xb(θ)=1exp[4.26(θθ0Δθ)1.01+1]
(6)
Table 4

Coefficients for single Wiebe function

Coefficientsam
Data 18.831.14
Data 26.501.19
Data 33.141.18
Data 43.160.98
Data 53.100.96
Data 63.120.97
Data 73.620.90
Data 83.450.87
Data 93.420.91
Coefficientsam
Data 18.831.14
Data 26.501.19
Data 33.141.18
Data 43.160.98
Data 53.100.96
Data 63.120.97
Data 73.620.90
Data 83.450.87
Data 93.420.91
A double Wiebe function consists of two heat release stages, as described previously. The start of combustion of these two stages was assumed to be the CA0 for both. The end of premixed combustion was defined by fitting the function using the LSM, and the end of diffusion combustion was defined by the CA95. The detailed double Wiebe function is shown in Eq. (7) and the coefficients for each operating point are listed in Table 5. The average RMSE of this detailed double Wiebe function was 1.2%, which is significantly smaller than the single Wiebe function. Unlike the single Wiebe function, the coefficients for syngas and anode off-gas are similar in magnitude, which means the detailed double Wiebe function can be used to capture the combustion process of both syngas and anode off-gas for the operating conditions evaluated in this study.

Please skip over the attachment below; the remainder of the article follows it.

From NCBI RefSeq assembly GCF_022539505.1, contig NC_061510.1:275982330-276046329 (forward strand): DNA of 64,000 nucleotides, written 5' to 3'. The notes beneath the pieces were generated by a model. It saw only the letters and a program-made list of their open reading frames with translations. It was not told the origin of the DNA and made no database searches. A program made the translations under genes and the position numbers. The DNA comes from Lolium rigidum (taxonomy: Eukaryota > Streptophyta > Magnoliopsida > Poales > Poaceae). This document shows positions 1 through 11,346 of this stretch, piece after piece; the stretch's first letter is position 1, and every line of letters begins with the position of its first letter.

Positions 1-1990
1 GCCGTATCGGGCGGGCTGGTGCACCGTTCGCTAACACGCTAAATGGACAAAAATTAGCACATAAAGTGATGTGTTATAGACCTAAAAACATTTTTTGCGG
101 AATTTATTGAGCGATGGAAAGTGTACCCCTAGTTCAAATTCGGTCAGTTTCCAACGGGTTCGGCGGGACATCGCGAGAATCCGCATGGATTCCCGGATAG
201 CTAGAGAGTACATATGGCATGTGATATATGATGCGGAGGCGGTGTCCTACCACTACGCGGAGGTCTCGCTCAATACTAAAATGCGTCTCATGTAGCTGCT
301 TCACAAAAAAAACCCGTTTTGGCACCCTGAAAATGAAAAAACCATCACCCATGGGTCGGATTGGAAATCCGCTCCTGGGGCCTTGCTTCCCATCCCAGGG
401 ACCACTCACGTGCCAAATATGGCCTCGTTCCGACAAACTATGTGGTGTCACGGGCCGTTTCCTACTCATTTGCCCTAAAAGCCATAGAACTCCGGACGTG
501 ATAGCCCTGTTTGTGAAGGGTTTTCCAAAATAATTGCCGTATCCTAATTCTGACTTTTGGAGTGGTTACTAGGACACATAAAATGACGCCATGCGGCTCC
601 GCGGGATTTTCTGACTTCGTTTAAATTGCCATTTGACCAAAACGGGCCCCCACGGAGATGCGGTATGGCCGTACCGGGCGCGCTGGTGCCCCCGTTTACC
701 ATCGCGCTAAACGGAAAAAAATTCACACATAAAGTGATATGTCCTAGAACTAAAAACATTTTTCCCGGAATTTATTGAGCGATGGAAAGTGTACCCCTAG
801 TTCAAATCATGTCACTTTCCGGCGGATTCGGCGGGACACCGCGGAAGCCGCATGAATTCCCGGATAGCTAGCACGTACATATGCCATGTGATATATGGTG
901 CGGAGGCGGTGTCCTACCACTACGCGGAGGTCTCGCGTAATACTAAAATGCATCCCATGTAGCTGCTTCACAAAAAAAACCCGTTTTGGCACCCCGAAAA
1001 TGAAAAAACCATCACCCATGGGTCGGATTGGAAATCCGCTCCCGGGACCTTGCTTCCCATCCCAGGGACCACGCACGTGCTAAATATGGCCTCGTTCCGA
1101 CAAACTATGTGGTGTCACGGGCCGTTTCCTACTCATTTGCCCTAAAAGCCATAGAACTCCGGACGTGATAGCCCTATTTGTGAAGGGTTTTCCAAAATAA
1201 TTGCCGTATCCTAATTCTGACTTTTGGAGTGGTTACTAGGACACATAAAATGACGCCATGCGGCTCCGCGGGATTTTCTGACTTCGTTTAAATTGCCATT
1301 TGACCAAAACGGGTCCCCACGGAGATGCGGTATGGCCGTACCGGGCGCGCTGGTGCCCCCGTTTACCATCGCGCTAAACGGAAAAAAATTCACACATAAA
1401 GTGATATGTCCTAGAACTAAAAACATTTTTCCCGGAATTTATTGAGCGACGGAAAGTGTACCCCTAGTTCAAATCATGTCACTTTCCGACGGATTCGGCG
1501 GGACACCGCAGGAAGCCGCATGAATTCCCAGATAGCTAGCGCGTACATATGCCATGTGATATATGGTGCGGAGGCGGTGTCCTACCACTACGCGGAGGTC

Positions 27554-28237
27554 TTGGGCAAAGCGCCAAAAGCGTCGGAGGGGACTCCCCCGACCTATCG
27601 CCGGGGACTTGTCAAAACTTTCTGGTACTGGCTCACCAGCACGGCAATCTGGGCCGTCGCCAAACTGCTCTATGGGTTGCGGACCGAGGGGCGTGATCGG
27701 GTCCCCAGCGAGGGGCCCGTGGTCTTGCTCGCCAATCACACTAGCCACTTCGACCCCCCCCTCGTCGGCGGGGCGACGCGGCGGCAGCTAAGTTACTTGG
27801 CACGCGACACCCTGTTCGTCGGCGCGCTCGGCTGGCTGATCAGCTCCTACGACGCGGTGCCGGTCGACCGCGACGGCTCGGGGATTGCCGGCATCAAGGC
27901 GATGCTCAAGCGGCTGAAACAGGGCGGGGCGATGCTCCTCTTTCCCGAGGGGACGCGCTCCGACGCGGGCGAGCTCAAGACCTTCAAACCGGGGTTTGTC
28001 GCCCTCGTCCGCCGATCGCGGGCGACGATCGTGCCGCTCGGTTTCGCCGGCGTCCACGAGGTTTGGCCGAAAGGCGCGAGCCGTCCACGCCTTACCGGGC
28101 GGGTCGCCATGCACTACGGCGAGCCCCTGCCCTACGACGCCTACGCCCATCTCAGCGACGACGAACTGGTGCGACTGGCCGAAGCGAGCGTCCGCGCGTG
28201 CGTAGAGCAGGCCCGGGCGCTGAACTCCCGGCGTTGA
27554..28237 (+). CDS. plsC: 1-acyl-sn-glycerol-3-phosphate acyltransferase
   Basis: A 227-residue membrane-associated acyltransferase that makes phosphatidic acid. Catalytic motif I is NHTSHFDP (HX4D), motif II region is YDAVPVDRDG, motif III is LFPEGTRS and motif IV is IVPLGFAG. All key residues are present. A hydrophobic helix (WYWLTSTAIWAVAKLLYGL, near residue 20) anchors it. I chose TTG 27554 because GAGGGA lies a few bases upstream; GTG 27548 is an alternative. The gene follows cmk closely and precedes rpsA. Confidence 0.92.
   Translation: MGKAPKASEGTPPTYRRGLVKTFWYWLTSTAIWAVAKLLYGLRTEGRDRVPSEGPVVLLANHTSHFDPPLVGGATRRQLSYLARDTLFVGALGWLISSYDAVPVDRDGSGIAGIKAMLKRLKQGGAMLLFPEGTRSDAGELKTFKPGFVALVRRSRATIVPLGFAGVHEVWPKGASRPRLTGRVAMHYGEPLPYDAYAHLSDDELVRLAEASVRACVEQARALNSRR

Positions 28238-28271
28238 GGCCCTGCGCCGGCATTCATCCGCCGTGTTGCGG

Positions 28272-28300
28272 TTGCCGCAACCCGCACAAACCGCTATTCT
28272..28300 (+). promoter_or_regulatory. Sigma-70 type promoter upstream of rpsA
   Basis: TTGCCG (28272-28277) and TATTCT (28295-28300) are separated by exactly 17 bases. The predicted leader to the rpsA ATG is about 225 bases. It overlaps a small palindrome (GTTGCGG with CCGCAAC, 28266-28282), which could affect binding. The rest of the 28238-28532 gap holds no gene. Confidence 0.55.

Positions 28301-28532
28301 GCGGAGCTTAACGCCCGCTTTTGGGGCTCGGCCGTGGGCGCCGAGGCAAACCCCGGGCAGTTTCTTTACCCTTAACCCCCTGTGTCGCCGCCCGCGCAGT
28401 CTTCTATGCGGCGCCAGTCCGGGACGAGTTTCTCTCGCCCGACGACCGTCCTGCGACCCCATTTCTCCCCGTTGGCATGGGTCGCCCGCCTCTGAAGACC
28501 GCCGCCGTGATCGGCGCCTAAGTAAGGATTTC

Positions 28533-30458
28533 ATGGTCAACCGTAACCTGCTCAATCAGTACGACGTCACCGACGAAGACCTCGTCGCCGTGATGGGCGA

xb(θ)=0.29{1exp[2.22(θθ0Δθ1)0.16+1]}+0.71{1exp[2.94(θθ0Δθ2)2.21+1]}
(7)
Table 5

Coefficients for detailed double Wiebe function

λa1m1a2m2
Data 1 0.33 2.39 0.11 4.75 2.54 
Data 2 0.28 2.71 0.21 3.94 2.48 
Data 3 0.28 1.94 0.25 2.45 2.50 
Data 4 0.28 2.17 0.11 2.51 2.23 
Data 5 0.30 2.07 0.17 2.45 2.21 
Data 6 0.30 1.99 0.21 2.43 2.15 
Data 7 0.28 2.29 0.13 2.73 1.97 
Data 8 0.29 2.23 0.13 2.64 1.92 
Data 9 0.28 2.18 0.12 2.61 1.93 
λa1m1a2m2
Data 1 0.33 2.39 0.11 4.75 2.54 
Data 2 0.28 2.71 0.21 3.94 2.48 
Data 3 0.28 1.94 0.25 2.45 2.50 
Data 4 0.28 2.17 0.11 2.51 2.23 
Data 5 0.30 2.07 0.17 2.45 2.21 
Data 6 0.30 1.99 0.21 2.43 2.15 
Data 7 0.28 2.29 0.13 2.73 1.97 
Data 8 0.29 2.23 0.13 2.64 1.92 
Data 9 0.28 2.18 0.12 2.61 1.93 
Equations (8) and (9) illustrate two reduced double Wiebe functions assuming the same form factor and efficiency factor for the two standard Wiebe functions, respectively. The RMSE for Eq. (8) is 1.5%, and 1.2% for Eq. (9). Both these two reduced Wiebe functions resulted in a lower RMSE compared with the single Wiebe function. The double Wiebe functions with the reduced efficiency factor achieved a similar accuracy as the detailed double Wiebe function, as shown in Eq. (7). Tables 6 and 7 list the coefficients for the two reduced double Wiebe functions. Like the detailed double Wiebe function, the difference in the value of the coefficients between syngas and anode off-gas combustion is minimal. Table 8 shows the RMSE for data 10–12 of single and double Wiebe functions
xb(θ)=0.13{1exp[8.64(θθ0Δθ1)1.66+1]}+0.87{1exp[2.91(θθ0Δθ2)1.66+1]}
(8)
xb(θ)=0.29{1exp[2.25(θθ0Δθ1)0.16+1]}+0.71{1exp[2.25(θθ0Δθ2)2.21+1]}
(9)
Table 6

Coefficients for form factor reduced double Wiebe function

λa1Ma2
Data 10.139.591.844.47
Data 20.139.241.913.83
Data 30.128.531.892.45
Data 40.138.951.682.50
Data 50.138.481.632.46
Data 60.128.091.582.45
Data 70.138.291.502.73
Data 80.138.271.442.65
Data 90.128.341.452.61